Indians don't feel frosted after loss in `weird' opener

Late letdown fails to dim `awesome Opening Day'

April 01, 2003|By Kent Baker | Kent Baker,SUN STAFF

In the Cleveland Indians' youth-heavy lineup, two names stand out as players who have seen just about everything in major league baseball: Omar Vizquel and Ellis Burks.

Until the bizarre "snow ball" yesterday at Camden Yards.

"I've played in snow before, but maybe not that bad," said Burks, whose bloop fly to right field in the third inning scored Vizquel to highlight a three-run rally and give the Indians a lead they didn't relinquish until the eighth.

"You couldn't see it at the plate and I told that to the umpire. When I hit it, I saw it go up, but I didn't see it land. That will probably be on bloops and blunders."

Orioles right fielder Jay Gibbons lost the fly in the snow squall and Vizquel scored on what he thought was "a foul ball. After it went like 20 feet up, you couldn't see it. I don't know why they waited so long to [delay] the game."

Vizquel said he has played in snow before - last season in Detroit and one game in the World Series - but the incident lent a strange but perhaps once-in-a-lifetime twist to the season that has just begun.

"What a game," said the Indians' veteran shortstop. "It was an awesome Opening Day. Too bad we didn't win."

Eventually, the team that has undergone a notable payroll slash in the past several years, was a victim of its own mistakes in the late and extra innings.

Nursing a 4-2 lead, reliever David Riske allowed a two-run, two-out homer to Marty Cordova in the eighth that turned the contest into a marathon.

"I tried to be aggressive and left the ball up," Riske said. "I wanted to throw it down and away. He hit a mistake."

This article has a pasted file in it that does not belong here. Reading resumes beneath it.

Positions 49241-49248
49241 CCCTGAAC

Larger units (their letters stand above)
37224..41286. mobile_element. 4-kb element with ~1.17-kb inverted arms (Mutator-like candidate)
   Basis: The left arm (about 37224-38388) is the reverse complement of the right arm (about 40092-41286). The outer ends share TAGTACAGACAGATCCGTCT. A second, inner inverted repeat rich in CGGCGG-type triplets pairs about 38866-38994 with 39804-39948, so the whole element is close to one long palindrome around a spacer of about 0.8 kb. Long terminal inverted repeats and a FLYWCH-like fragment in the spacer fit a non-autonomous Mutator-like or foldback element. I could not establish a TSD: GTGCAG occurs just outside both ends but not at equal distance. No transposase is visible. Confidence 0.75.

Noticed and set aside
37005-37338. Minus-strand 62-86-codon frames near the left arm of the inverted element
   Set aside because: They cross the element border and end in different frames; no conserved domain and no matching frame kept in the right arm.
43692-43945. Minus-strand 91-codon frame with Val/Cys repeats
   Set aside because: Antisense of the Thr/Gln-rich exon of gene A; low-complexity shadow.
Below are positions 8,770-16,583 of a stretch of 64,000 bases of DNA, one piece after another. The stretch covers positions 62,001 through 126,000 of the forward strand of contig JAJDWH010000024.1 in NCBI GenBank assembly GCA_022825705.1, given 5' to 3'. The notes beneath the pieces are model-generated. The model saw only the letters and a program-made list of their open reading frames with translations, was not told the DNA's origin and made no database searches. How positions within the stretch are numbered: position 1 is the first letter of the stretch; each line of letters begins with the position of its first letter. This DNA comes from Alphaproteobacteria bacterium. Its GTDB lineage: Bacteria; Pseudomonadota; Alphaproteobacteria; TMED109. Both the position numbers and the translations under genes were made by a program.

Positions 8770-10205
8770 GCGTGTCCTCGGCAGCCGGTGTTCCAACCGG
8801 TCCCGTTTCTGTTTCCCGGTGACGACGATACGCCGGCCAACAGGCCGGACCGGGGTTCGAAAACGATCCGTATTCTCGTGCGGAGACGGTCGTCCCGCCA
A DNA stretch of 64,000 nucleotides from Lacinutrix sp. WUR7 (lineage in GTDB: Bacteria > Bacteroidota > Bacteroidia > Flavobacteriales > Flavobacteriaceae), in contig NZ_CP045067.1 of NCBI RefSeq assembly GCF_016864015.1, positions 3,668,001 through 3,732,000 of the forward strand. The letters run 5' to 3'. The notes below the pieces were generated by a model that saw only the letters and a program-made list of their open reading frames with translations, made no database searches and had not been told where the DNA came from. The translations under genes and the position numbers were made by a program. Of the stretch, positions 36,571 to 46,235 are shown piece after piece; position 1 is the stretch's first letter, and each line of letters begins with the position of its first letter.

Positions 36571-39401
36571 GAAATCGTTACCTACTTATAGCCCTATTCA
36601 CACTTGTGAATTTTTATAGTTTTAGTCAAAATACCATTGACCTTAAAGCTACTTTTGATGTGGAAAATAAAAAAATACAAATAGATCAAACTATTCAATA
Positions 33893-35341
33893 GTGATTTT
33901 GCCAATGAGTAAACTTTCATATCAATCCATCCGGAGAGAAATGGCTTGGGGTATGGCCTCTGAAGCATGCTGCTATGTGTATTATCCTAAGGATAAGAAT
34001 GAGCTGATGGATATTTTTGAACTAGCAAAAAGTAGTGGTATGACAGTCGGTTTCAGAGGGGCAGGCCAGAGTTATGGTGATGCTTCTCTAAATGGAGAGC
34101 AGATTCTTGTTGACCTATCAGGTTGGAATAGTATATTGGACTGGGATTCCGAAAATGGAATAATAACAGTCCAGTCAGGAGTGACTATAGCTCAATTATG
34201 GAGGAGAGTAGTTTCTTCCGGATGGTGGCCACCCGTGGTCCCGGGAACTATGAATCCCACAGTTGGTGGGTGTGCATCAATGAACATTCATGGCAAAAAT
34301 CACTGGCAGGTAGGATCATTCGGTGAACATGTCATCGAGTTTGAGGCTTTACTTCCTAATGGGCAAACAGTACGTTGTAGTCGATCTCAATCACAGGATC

Then, after the Indians scored a tiebreaking run in the 12th, a split-fingered fastball eluded catcher Josh Bard and allowed the Orioles to tie again at 5-5.

"I called that pitch and just didn't catch it," Bard said. "He [reliever Danys Baez] should have got the save. That's baseball."

In the fateful 13th, two of Cleveland's four errors combined with Gary Matthews' line drive to center field over Milton Bradley's head finally settled the prolonged affair.

The key was pitcher Jake Westbrook's inability to pick up Geronimo Gil's swinging bunt that might have led to an exit from the threat. Instead, three batters later - with the bases loaded - Bradley started in on Matthews' two-out drive, and had no chance when the ball sailed behind him.

"I knew I had to get it. I just didn't get it in my hand. It was wet and slick," Westbrook said. "It was like the whole day ... weird and interesting."

Cleveland was 19-11 this spring, second best in the Grapefruit League, hit 51 home runs and scored 199 runs, offering hope that its rebuilding plan might be ahead of schedule.

Eric Wedge, at 35 the youngest major league manager since 1985, was not one to criticize his team after it battled through 13 tough innings and the elements.

"It was a long game and we missed some opportunities," Wedge said. "Things happened today that usually happen over the course of five, six, seven games. Our guys will be better for this."

Indians ace C.C. Sabathia was solid for seven innings, leaving with a two-run lead, and was philosophical about the outcome.

"It wasn't real fun out there, but I felt good. I was happy with the way I pitched. You've got to look at this as just one game, with 161 more to go."

Said Wedge: "We had a lot of tough plays, a lot of swinging bunts and the ball at Milton was coming at him. That's one of the hardest plays for an outfielder. A lot of it was the conditions and the nature of the game. We just came up short."

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